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Presidential Veto Promise Another Step Towards Keystone Rejection
It’s been an important and game-changing week in the effort to keep climate disrupting tar sands in the ground.
On Tuesday, December 6, the White House announced that President Obama would veto the latest ill-conceived Congressional attempt to force approval of Keystone XL. This massive pipeline would carry tar sands from habitat rich Alberta, home to Woodland Caribou and breeding ground for almost 200 species of migratory birds including the critically endangered Whooping Crane, through America’s heartland and to the Gulf Coast for export abroad.
The pipeline would cross over and threaten the Ogallala aquifer – the chief water resource for the Great Plains – and sensitive areas like Nebraska’s Sandhills.
We applaud the President’s decision to veto any bill attempting to force Keystone XL approval.
This veto announcement, which was followed by a Statement of Administrative Policy, is the latest in a series of events that show President Obama understands Keystone XL is not in America’s interest. In December, the President stated that is largely an export pipeline that won’t help Americans and that Keystone XL could contribute to “disastrous” climate change.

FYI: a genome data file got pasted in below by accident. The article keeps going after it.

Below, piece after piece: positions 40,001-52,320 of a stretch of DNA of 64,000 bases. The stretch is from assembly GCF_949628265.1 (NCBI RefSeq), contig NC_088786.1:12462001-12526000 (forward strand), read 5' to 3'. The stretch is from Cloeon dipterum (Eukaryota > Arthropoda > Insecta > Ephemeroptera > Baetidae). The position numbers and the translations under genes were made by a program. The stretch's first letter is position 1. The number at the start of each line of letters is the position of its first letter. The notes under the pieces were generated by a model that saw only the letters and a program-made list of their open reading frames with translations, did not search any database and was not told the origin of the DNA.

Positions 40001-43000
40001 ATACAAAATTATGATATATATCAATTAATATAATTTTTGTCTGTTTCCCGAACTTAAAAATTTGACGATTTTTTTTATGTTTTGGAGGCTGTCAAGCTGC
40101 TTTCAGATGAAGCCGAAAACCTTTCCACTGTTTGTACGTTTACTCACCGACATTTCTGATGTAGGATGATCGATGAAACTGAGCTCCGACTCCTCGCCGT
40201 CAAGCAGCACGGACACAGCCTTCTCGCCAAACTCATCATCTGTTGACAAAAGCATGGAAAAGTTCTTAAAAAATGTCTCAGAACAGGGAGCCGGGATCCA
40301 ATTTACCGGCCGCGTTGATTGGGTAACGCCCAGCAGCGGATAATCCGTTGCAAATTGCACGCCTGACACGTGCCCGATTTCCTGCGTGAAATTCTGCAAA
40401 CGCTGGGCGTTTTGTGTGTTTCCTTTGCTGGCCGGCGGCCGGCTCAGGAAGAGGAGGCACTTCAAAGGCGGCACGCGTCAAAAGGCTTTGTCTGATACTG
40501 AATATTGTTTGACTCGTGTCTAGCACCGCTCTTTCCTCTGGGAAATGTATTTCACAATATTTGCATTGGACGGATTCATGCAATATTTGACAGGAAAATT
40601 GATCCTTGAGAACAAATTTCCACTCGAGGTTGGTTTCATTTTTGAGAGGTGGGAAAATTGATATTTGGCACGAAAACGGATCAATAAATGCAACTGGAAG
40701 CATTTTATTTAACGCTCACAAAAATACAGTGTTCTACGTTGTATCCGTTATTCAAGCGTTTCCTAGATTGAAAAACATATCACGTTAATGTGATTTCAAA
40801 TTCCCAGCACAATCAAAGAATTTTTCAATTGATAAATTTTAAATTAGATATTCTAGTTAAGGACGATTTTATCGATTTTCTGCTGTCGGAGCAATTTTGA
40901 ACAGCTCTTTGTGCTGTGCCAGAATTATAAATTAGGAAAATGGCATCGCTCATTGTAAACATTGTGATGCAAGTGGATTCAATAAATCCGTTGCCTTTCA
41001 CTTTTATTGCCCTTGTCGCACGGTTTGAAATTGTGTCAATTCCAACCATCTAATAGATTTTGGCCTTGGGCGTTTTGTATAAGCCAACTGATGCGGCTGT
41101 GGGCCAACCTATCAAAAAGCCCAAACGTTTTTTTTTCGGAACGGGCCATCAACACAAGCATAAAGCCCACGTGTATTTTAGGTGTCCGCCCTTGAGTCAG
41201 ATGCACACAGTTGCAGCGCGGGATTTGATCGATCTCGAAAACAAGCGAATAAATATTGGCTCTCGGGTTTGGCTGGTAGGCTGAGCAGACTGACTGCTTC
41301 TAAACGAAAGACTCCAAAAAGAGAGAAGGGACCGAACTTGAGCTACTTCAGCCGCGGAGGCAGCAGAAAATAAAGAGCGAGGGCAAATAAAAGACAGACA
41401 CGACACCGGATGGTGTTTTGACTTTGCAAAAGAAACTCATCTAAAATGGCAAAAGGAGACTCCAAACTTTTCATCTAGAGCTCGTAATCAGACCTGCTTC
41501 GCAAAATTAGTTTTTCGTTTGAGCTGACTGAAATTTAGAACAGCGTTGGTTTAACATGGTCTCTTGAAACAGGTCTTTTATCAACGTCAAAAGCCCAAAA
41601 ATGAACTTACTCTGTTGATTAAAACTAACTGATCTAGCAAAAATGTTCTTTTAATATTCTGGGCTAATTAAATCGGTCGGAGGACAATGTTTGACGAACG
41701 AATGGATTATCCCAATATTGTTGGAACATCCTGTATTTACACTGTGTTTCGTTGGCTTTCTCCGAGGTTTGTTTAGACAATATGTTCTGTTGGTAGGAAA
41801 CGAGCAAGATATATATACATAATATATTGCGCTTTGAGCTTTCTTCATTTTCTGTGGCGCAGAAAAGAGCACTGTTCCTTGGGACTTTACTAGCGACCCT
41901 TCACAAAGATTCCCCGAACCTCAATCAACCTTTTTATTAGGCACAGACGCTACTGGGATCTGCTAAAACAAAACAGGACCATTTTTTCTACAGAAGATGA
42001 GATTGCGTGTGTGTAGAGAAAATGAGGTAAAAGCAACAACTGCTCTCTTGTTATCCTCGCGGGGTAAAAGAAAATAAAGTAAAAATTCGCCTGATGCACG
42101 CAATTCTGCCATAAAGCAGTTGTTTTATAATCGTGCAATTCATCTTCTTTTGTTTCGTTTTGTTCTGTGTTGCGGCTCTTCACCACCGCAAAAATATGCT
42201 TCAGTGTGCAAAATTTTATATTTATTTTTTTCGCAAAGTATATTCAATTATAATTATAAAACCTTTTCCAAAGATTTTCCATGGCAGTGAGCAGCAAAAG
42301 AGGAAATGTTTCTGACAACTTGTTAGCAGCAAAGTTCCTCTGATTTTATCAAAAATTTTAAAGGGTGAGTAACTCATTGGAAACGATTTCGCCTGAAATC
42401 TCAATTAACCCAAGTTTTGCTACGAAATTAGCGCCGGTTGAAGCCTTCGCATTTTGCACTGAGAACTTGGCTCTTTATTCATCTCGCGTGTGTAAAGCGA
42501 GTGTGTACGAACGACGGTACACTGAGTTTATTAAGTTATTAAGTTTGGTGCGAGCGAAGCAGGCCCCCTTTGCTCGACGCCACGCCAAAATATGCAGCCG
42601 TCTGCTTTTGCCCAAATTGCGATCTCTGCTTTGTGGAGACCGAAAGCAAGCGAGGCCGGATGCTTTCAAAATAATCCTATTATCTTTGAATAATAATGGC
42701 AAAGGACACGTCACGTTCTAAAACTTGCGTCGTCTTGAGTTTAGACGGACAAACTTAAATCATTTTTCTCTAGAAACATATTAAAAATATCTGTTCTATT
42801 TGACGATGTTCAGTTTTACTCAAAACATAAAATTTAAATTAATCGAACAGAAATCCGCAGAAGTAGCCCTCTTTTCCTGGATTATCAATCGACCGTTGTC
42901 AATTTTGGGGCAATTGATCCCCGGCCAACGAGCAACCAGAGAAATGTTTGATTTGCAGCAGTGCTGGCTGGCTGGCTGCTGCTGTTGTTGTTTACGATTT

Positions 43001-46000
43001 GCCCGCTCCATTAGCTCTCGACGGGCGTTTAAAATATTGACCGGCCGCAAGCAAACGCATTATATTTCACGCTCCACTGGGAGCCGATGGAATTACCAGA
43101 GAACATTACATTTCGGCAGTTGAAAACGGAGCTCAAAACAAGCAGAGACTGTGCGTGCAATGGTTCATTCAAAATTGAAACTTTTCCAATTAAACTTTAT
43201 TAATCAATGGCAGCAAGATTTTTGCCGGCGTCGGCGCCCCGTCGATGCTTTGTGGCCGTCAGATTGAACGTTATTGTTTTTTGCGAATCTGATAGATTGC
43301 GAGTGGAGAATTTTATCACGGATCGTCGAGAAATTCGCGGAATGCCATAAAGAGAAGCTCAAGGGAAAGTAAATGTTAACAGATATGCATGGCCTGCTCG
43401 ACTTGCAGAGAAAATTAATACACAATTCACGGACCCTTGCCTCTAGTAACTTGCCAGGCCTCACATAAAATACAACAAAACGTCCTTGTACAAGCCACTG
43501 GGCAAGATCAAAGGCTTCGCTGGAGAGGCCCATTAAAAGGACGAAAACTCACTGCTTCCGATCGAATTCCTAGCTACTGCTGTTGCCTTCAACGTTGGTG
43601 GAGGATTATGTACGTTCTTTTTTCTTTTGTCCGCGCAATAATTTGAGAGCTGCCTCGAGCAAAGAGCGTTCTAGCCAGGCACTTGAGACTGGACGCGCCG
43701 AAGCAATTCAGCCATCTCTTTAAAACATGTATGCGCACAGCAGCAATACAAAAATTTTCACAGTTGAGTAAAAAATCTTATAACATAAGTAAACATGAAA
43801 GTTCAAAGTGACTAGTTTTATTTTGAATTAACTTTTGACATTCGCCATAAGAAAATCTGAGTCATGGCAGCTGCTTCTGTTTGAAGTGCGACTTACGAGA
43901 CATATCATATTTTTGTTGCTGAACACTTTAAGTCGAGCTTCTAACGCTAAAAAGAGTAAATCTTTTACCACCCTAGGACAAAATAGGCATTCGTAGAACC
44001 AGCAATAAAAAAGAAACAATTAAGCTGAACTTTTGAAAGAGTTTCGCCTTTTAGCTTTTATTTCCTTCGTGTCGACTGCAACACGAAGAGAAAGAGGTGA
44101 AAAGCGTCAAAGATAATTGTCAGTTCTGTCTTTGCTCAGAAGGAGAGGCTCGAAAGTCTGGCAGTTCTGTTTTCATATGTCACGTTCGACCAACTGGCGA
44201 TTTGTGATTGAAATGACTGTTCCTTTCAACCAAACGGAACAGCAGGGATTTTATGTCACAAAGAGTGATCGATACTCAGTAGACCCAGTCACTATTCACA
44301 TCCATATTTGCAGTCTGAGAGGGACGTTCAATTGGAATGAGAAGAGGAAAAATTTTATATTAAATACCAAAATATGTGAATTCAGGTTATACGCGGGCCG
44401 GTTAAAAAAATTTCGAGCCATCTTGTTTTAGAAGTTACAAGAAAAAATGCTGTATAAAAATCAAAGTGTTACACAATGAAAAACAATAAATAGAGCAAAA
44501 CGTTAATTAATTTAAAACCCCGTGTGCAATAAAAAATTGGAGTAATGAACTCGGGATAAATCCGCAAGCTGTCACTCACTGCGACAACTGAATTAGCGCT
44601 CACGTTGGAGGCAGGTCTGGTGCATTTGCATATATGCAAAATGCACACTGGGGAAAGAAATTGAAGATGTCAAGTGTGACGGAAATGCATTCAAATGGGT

The facts that Keystone XL fails the President’s test because it will worsen climate change are becoming increasingly irrefutable. Due to market and other conditions, the evidence that Keystone will be a driver of increased tar sands production and resulting climate emissions is overwhelming. Even under the State Department’s overly conservative analysis, the link between Keystone XL and tar sands production is now clear.
Also, a study just released in the esteemed scientific journal Nature finds that in order to avert temperature increases of more than 2 degrees Celsius – the limit that world leaders agreed we need to stay under to avert calamitous impacts – the vast majority of climate disrupting tar sands must stay in the ground. This follows a call by scientists last Spring to put a moratorium on tar sands development due to its carbon pollution impacts.
Building a pipeline to enable tar sands production at a time when we need to curb greenhouse gas emissions makes no sense. Keeping tar sands in the ground means not providing it a place to go. And giving tar sands a place to go – namely to overseas markets – is what Keystone is all about.
The President has the facts he needs to reject the pipeline. His promise to say no to Congress’s attempt to bully this big oil boondoggle through is another sign the President is coming to the correct conclusion that building the Keystone XL pipeline is not the interest of our children’s future.